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3 Organisations Improve Student Satisfaction with Digital Assessment

Suzanna Doran
August 27, 2021

Photo from Gothenburg by Jonas Jacobsson on Unsplash

Institutions may begin their digital assessment journey with many different goals: from streamlining assessment processes to saving resources or reducing their environmental impact. But, for many, one of the most important objectives is to improve student assessment experiences by implementing flexible, user-friendly and contemporary exams at their institutions. 

When the University of Bath, Caribbean Examinations Council and the University of Gothenburg started working with Inspera, they all hoped to see a positive impact on their students. As part of our recent Student Satisfaction Campaign, we took a closer look at the impact of digital assessment on test-takers at these institutions. 

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University of Bath 

About: Founded in 1966, the University of Bath is renowned for its strengths in the fields of engineering, mathematics, and technology management, humanities and architecture. The university is committed to the effective use of educational technology with a dedicated Technology Enhanced Learning team.

Goals: Bath School of Management started a trial with Inspera in December 2017 which was followed by a one-year digital assessment pilot in 2019. The university wanted to investigate whether digital assessments would be successful in aligning exam conditions with those that students face in the classroom (e.g. submitting coursework in the VLE, taking notes) and later in the workplace. They also wanted to investigate improvements in accessibility for students with learning support needs. 

Outcomes: During the trial, 70% of students opted to take a digital exam instead of using pen and paper. Donald Lancaster, Director of Studies for the Executive MBA at Bath University’s School of Management, said: “Some students didn’t want to do it online simply because they were nervous. Talking to them afterwards to get informal feedback, all of the students who did it online, reported great satisfaction. All of the students who didn’t do it online, later said they wish they had done it.”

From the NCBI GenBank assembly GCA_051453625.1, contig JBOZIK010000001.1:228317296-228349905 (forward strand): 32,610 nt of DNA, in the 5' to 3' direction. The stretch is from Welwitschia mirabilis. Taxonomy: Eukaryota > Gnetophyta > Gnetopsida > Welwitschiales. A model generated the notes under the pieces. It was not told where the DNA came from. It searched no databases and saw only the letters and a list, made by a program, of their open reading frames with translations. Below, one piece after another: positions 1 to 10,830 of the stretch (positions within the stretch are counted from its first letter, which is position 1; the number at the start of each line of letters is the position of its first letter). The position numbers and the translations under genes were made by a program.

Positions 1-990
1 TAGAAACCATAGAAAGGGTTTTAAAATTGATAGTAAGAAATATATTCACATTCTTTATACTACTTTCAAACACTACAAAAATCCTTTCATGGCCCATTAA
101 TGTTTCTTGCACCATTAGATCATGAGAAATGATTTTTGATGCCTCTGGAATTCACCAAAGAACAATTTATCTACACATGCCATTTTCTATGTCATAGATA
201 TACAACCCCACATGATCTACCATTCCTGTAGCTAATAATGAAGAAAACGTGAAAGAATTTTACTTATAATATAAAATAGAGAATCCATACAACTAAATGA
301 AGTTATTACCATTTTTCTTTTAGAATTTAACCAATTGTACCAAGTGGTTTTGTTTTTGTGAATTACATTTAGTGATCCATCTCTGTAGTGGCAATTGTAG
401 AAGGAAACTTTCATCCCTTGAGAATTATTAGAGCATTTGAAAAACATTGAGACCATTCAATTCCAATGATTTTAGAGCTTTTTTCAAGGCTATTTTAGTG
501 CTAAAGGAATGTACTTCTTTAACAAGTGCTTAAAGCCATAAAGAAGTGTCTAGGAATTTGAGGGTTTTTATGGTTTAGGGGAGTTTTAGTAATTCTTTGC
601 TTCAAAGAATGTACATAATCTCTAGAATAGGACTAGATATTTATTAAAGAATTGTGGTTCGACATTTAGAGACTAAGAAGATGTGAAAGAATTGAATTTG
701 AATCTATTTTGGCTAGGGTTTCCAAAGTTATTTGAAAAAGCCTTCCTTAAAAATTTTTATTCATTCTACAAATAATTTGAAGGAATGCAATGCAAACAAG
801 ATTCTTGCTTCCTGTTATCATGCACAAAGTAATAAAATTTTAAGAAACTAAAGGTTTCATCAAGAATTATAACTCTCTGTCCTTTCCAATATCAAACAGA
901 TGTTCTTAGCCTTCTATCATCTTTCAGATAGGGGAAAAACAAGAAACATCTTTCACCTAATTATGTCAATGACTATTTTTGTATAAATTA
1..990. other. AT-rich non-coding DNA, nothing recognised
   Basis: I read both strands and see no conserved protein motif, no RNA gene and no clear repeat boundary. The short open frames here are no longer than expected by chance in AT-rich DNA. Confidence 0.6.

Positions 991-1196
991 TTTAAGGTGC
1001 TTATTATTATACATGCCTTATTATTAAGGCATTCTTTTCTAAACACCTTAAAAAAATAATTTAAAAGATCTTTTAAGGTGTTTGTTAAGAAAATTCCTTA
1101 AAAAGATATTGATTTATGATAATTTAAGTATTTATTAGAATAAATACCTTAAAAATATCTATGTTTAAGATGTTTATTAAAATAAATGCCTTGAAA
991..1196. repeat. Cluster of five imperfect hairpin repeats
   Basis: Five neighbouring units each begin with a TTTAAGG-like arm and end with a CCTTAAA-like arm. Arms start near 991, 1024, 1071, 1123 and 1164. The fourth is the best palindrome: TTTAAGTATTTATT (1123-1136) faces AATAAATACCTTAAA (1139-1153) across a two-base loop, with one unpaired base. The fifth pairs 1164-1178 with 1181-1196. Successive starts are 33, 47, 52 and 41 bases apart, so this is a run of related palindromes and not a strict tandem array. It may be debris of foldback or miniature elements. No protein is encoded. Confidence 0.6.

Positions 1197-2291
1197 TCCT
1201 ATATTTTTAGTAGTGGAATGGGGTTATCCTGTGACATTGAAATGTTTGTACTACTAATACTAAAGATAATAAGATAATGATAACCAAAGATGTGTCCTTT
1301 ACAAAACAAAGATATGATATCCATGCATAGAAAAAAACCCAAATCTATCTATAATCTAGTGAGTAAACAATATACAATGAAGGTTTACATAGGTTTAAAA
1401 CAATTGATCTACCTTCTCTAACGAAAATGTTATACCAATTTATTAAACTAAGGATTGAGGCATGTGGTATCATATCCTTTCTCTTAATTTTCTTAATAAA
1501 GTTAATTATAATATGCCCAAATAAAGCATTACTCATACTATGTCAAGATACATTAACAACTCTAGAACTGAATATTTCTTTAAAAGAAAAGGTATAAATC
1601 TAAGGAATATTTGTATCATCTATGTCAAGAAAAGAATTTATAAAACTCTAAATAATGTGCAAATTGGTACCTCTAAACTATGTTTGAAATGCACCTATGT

Caribbean Examinations Council

About: The Caribbean Examinations Council (CXC®) is an awarding body established in 1972, with responsibility for conducting examinations in 19 different English-speaking geographical territories in the Caribbean Community. CXC awards its own qualifications and covers primary and secondary curricula in a diverse range of subjects, including Mathematics, English and Science.

Goals: CXC has used Inspera Assessment to deliver digital examinations since 2016. As well as improving operational efficiency and results turnaround times, the Caribbean Examinations Council also hoped to use Inspera Assessment to deliver authentic assessments with new media in the testing environment.

Outcomes: In 2018 there were in total 19,902 digital exams successfully delivered through Inspera Assessment at the local test centres. In a feedback survey recently conducted by CXC, 98% of students who participated in the survey said that they prefer digital exams over the pen-and-paper alternative.

University of Gothenburg 

About: Established in 1891, The University of Gothenburg provides 1,800 courses and 200 training programmes across the faculties of Medicine, Arts, Sciences, Humanities, Social Sciences and Pedagogics.

Goals: In 2015, the University started a digital exams project, with an aim to digitise more processes within the university. One of the key aims for the project was to improve the student experience during onsite exams by allowing them to take their exams on their own devices. Not only did this allow students to complete assessments on a device that they were familiar with, but also bridged the gap between exams and existing assignments, which were largely digital.

Outcomes: The implementation was fully voluntary, with individual academics deciding whether or not to hold digital exams for their course. It’s a testament to the success of the project that the number of digital exams has been rising exponentially. In 2018, there were 21,717 exam submissions through Inspera Assessment, and in the autumn of 2019 the total number of submissions doubled.

Do you want to learn more? Download the free ebook to find out further details about these institutions’ experiences with digital assessment and student satisfaction, including details of planning, implementation and outcomes.

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